University of Edinburgh
 

Developmental Journal for Babies and Children with a Visual Impairment

Presented on 1st May 2014

How Vision Develops in the Early Years

Janis Sugden, SSC Co-ordinator

Aims of this session
To look at the stages of visual development that typical children follow
To recap on what we mean by vision
To consider how vision is linked to other areas of development.

Are we born with our sensory gear fully functioning?

  • In humans, the eye is only half its adult volume at birth (compared with 1/20 for the rest of the body)
  • Distance from cornea to retina grows from 16 mm at birth to 24 mm in adulthood
  • Rods and cones are present, functioning from birth
  • The periphery functions much like it will in adulthood
  • The central fovea is not well defined; cones are stubby and more sparse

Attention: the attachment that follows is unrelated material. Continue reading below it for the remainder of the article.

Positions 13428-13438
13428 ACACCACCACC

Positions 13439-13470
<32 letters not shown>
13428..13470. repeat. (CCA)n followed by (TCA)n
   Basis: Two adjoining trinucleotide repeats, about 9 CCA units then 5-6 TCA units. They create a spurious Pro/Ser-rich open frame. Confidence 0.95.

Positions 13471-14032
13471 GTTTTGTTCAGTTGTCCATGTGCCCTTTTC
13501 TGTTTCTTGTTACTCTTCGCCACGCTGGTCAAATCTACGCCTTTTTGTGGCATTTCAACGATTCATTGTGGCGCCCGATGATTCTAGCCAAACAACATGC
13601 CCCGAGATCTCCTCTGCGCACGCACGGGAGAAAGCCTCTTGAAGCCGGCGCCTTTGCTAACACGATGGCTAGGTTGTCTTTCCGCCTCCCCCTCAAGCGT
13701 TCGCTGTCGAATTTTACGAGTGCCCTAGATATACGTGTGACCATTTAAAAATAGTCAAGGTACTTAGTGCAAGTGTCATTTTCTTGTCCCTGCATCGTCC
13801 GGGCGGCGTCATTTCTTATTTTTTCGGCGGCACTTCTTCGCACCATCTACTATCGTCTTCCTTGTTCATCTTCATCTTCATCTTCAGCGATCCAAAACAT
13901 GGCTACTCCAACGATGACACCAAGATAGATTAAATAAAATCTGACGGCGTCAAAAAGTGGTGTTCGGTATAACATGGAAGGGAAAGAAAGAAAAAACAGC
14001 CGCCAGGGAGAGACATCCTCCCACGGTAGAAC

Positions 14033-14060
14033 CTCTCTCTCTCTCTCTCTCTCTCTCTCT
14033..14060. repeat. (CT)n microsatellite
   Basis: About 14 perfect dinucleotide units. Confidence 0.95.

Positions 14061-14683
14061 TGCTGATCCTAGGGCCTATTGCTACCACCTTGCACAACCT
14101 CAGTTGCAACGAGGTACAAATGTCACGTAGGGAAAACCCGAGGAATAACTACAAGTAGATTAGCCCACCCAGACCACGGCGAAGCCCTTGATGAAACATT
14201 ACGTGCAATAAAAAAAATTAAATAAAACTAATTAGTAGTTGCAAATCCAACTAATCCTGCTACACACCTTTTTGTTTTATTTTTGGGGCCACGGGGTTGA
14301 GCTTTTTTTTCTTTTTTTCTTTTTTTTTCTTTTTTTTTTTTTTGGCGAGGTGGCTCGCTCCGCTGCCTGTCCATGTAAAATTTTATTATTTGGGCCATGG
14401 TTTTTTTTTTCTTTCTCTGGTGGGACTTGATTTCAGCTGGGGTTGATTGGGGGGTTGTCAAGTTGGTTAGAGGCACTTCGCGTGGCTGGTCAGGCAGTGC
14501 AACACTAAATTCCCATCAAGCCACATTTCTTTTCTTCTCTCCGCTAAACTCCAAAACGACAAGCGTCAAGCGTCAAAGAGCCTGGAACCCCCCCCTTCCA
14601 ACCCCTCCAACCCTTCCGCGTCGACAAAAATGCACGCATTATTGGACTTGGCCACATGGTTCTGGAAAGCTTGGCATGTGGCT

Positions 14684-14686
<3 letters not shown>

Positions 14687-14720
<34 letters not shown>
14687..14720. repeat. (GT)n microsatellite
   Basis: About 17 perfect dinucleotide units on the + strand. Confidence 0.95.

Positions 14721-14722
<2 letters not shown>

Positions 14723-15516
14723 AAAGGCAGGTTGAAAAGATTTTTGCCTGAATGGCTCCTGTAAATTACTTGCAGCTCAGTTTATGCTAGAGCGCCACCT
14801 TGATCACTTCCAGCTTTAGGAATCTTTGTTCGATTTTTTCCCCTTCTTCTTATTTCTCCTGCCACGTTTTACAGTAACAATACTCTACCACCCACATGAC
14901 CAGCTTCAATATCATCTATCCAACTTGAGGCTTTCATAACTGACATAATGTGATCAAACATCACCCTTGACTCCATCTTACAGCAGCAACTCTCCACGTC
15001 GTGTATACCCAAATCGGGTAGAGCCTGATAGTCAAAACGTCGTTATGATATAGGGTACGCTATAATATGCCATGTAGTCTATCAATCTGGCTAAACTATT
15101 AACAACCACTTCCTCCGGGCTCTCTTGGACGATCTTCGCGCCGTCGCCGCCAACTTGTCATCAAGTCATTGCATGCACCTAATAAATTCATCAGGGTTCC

• By one year, all the receptors are behaving like those of adults
  • Optic nerve fibers become myelinated rapidly during first 4 months, reaching asymptote at two years
  • Number of cortical cells in V1 is remarkably constant from 28 weeks from conception to age 70 years

Major principle: Sensory stimulation is mandatory for development to progress!

Typical visual development
Newborn  6/240
2-3 months  6/180 – 6/90
6 months  6/60 – 6/24
12 months  6/18 – 6/12
18 months  6/9
24 months 6/6 singles
4 years  6/6 test type

Vision

It is essential to make a distinction between eyesight and vision.
Eyesight = visual acuity which means how clearly we can see.
Vision = “guiding mechanism in the growth and development of learning … getting information in what you do with what you see”  (Dr Joel N Zaba, Optometrist)

What do we mean by vision?

Vision differs from eyesight.
Eyesight is our ability to see.
Vision is a learned process.

Birth

  • Corneal reflex to touch
  • Pupil reaction to light
  • Reflex closing of both eyelids to bright light shown in face. Lids will tighten during sleep.
  • Saccadic system present at birth
  • Cries real tears.
  • Prefers human face to other forms of stimulus.

Vision: One to Two Weeks

  • Rudimentary fixation on objects.
  • May use only one eye at a time